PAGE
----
She told me how she had eventually managed to cross the river much lower down than the bridge. But no sooner had she reached safety, than she had seen me being swept by. Fortunately, I had been in fairly shallow water and she had been able to haul me out of the water and drag me out of sight. Now, we were in a deserted cottage, somewhere in a wood, on the western bank of the Gniloy Tikich.

At least we were on the German side of the river, hopefully. But our situation still wasn't good. I was just taking stock of our surroundings, when it suddenly dawned on me that I was naked. So was Alyona. I could see our uniforms draped over a table in the centre of the room. We were wrapped in some blankets that had seen much better days but now I was aware of it, I was definitely pressed against female flesh.

I was covered in small wounds and scratches, my body ached all over, I had been fighting for... I had no idea how long. I had recently nearly drowned but I still managed to get excited as my body realised what was happening. I couldn't believe it. I was twenty three, one of Hitler's elite soldiers and yet I blushed! I had killed so many men that I had lost count long ago and didn't even see their faces in my dreams any more. But I had never been with a woman.

Alyona seemed to sense something had changed. “Are you OK?” She whispered. We were so close, that I felt the warmth of her breath on my cheek and it did nothing to ease my discomfort. Then she moved, so that she could see me clearer and my member brushed against her thigh.

Oh.” That was all either of us said. Alyona smiled at me, then like that English nurse, Florence Nightingale, she carefully eased me back onto the floor, rolling on top of me, so as not to let any of the heat escape our blankets. She kissed me, my first ever kiss from anyone other than my mother. But my mother's kiss had never done this to me before.

Our lips parted and I opened my eyes to find her watching me. Had I died? Was this my reward? Was I really in Valhalla? Then I didn't care any more. Alyona raised herself slightly, wriggled, another wriggle and she gasped. I had thought Hnefatafl was good until now! The game had suddenly lost all of its appeal. I couldn't do anything, simply having to lie there and let Alyona set the pace. But that suited me fine. This was the best thing that had ever happened to me. We were both filthy, both of us stank, yet I wouldn't have changed a thing. And of all my memories of my youth, this is the one that I cherish the most nearly forty years later.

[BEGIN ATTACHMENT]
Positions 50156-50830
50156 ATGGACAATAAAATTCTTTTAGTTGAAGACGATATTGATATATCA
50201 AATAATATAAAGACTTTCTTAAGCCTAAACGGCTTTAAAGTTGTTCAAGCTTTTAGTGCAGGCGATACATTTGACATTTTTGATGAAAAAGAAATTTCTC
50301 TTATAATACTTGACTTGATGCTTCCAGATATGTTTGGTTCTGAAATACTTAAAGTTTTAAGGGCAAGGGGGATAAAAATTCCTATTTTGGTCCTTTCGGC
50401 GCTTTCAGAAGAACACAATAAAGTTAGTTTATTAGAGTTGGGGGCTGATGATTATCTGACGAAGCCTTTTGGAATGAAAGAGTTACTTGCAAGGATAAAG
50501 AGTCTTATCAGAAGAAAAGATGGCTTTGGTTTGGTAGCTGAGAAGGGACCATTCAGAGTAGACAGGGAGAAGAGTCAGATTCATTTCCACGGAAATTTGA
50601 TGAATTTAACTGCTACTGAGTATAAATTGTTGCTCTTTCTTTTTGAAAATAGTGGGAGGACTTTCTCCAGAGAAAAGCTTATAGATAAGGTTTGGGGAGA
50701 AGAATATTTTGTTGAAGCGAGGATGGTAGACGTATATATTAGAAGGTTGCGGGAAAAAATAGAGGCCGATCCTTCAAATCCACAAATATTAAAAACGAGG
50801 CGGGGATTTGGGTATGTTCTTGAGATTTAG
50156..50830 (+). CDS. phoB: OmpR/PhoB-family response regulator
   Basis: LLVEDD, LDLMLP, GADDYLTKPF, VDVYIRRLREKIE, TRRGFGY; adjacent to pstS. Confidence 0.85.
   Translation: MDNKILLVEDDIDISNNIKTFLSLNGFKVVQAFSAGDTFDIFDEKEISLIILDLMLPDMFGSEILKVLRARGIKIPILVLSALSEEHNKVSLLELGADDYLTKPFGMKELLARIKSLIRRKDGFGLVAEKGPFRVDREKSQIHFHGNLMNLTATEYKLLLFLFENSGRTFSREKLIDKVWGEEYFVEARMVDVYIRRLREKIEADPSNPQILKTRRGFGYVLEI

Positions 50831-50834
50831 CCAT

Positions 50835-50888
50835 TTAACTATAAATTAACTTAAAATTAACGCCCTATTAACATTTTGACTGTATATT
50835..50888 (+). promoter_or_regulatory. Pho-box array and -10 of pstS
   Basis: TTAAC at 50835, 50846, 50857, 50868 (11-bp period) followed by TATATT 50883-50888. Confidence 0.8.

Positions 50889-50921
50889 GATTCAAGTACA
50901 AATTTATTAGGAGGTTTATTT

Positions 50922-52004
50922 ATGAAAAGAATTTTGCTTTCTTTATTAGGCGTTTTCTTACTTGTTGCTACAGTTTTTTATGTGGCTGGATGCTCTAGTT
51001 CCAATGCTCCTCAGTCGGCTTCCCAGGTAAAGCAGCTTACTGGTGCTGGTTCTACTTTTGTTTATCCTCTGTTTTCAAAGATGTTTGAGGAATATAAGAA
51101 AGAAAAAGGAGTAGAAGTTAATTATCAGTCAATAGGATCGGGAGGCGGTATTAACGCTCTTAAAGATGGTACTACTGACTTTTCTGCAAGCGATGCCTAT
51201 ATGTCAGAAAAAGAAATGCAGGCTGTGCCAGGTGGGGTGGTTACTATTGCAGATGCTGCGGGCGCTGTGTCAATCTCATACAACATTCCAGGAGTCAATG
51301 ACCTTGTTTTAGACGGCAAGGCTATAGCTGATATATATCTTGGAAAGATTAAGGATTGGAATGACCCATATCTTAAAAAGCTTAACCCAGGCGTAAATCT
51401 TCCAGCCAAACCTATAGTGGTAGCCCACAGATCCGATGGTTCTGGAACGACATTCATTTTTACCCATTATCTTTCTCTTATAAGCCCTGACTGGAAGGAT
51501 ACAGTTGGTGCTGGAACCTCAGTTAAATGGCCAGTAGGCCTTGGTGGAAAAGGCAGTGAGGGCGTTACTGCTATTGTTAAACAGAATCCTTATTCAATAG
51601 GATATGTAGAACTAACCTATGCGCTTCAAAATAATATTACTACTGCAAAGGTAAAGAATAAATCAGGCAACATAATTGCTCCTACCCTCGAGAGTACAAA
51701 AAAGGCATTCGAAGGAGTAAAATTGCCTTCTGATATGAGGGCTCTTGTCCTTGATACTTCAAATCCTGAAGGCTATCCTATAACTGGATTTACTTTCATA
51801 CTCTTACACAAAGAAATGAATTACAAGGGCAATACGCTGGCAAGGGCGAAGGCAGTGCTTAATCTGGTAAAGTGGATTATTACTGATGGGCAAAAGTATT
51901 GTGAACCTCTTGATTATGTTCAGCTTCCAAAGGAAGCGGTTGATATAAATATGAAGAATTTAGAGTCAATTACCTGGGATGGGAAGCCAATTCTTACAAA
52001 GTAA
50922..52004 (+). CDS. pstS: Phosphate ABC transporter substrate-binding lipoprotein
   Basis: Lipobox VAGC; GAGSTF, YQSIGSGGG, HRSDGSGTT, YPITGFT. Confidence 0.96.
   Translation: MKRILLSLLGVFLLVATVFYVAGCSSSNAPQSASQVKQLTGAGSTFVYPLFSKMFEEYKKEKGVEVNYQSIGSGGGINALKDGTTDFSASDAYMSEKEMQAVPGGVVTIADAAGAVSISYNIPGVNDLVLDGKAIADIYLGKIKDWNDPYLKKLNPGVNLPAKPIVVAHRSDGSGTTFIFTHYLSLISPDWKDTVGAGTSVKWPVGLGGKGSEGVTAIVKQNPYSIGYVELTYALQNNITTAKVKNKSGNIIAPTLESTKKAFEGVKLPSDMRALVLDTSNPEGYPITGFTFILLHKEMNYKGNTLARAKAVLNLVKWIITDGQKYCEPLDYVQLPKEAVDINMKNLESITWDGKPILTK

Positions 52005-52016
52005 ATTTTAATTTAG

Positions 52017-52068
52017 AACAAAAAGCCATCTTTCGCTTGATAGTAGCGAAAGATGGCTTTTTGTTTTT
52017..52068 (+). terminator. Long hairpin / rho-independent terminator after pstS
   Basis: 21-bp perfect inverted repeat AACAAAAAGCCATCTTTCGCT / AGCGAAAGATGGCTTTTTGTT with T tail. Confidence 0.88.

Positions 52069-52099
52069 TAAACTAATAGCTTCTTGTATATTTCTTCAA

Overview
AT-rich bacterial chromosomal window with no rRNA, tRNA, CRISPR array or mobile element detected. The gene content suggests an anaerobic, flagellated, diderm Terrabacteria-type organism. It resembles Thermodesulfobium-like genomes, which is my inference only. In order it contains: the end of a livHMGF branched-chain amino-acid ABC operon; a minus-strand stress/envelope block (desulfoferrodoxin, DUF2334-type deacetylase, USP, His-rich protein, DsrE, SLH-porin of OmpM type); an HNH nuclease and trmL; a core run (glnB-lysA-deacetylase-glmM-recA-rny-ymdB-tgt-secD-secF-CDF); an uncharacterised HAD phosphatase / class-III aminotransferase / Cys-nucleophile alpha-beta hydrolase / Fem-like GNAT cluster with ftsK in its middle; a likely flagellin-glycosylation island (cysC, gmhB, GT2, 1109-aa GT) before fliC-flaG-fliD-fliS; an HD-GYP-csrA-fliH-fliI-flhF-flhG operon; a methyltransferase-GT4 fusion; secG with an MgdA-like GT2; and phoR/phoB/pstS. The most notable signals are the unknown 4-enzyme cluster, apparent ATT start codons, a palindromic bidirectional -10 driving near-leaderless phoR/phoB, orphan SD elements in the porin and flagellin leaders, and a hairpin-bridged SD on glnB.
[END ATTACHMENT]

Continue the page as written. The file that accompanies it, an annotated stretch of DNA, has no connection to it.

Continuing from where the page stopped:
I could feel Alyona's pert nipples digging into my chest, standing out in contrast to the softness of her breasts. Her belly slid over mine as she moved her hips, the sweat of her labours matting our bodies together. And the longer we were locked together, the greater the heat became, until a raging inferno filled my belly. Yet with all of that passion locked in my loins, our kisses were the most gentle things I had ever experienced. Though my body was a seething maelstrom, our kisses were moments of total calm, that freed me of the nightmares of my past.

And just when I thought that I couldn't last a single second more, the look in Alyona's eyes changed, so that I had a glimpse of creation. She let out a soft moan and a tremor ran through her body, causing my release as it reached my manhood. As she was calm, I was tempest, until finally I was spent, cradling Alyona in my arms.

I have spent much of my all too long life in a Russian gulag, never again feeling the love and tenderness of a woman. I have no idea what became of Alyona but hope that she lived a happy life, perhaps even raising another Rus. And in my happiest dreams, telling him how she shared a moment of bliss with his father amongst the carnage of a long forgotten war.

This is the second of my Wiking stories and as with the others, the events are based on fact, however, my main characters are fictitious.